There, William found mentions of my great-great-great-grandfather, who built the first house in nearby Plymouth. Before leaving for Colorado, we found his grave and several other relatives. 

We continued west, ending in Colorado Springs. We climbed The Broadmoor Seven Falls and America’s Mountain, explored Manitou Springs, and saw the same type of plane Jim’s uncle had flown–and been shot down in–in World War II. 

We did it! At the top of Seven Falls
At the peak of Pikes Peak

Then, Denver for the show. I spoke, and they liked me well enough I’m going back this year, too.

The Local Tourist booth at the Denver Travel & Adventure Show


Our trip home from Denver was much faster: three days instead of nine. On the way, we had dinner with Tim and Lisa Trudell in Omaha. Then we encountered Jim’s ancestors in Fort Dodge, Iowa. 

Read all about this Chicago to Denver Road Trip

We got back Wednesday night, and the next morning I left for Door County, Wisconsin, for an intense press trip.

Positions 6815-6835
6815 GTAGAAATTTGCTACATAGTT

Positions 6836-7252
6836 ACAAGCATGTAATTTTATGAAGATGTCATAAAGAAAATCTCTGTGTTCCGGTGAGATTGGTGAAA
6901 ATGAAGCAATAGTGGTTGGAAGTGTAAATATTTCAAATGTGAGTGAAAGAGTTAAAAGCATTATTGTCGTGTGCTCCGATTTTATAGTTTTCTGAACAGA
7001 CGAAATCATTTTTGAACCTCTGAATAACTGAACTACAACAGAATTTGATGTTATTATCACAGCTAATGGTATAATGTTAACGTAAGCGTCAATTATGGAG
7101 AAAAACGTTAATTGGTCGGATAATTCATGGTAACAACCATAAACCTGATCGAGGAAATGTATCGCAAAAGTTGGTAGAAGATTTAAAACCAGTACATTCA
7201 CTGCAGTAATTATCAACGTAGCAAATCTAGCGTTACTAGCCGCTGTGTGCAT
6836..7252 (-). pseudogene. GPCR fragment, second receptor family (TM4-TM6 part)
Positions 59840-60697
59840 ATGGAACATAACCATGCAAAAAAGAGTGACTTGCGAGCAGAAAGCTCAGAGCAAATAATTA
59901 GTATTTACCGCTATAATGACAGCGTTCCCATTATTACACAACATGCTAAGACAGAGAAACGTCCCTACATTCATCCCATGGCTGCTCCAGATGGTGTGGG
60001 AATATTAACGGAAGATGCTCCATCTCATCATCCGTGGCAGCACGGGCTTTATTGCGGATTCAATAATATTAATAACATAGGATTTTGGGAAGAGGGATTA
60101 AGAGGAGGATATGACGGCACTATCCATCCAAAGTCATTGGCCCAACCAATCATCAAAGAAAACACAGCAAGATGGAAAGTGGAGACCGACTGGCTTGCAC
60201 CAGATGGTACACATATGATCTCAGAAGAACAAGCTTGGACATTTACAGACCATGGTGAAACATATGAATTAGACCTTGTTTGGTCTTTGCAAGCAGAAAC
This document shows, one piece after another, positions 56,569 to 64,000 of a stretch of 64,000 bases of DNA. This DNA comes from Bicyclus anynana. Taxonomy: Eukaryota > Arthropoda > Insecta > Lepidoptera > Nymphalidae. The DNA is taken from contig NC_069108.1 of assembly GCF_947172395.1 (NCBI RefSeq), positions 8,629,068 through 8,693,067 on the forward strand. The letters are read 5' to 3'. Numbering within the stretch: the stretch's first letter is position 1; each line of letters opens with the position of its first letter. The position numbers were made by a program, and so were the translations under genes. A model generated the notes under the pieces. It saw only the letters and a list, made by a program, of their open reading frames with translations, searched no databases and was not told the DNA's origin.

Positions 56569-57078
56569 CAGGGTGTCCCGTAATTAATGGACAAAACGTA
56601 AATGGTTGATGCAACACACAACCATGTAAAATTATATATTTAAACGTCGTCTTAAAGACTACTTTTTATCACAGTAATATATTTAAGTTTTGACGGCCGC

Fishing with Baileys Harbor Fishing at sunrise with three seaguls in frame and two fishermen in the boat
Up before dawn to go fishing in Lake Michigan

I got home Sunday morning and picked up Jim for the Cubs game. Advocate Aurora Health invited me to join a select few other breast cancer survivors to “Pink Out.” I even got to stand on third base!

Theresa Goodrich on third base at Wrigley Field

Bonus: it was my birthday.

A couple weeks later I did one of the boldest things I’d done to that point: I flew to San Diego and drove up the coast.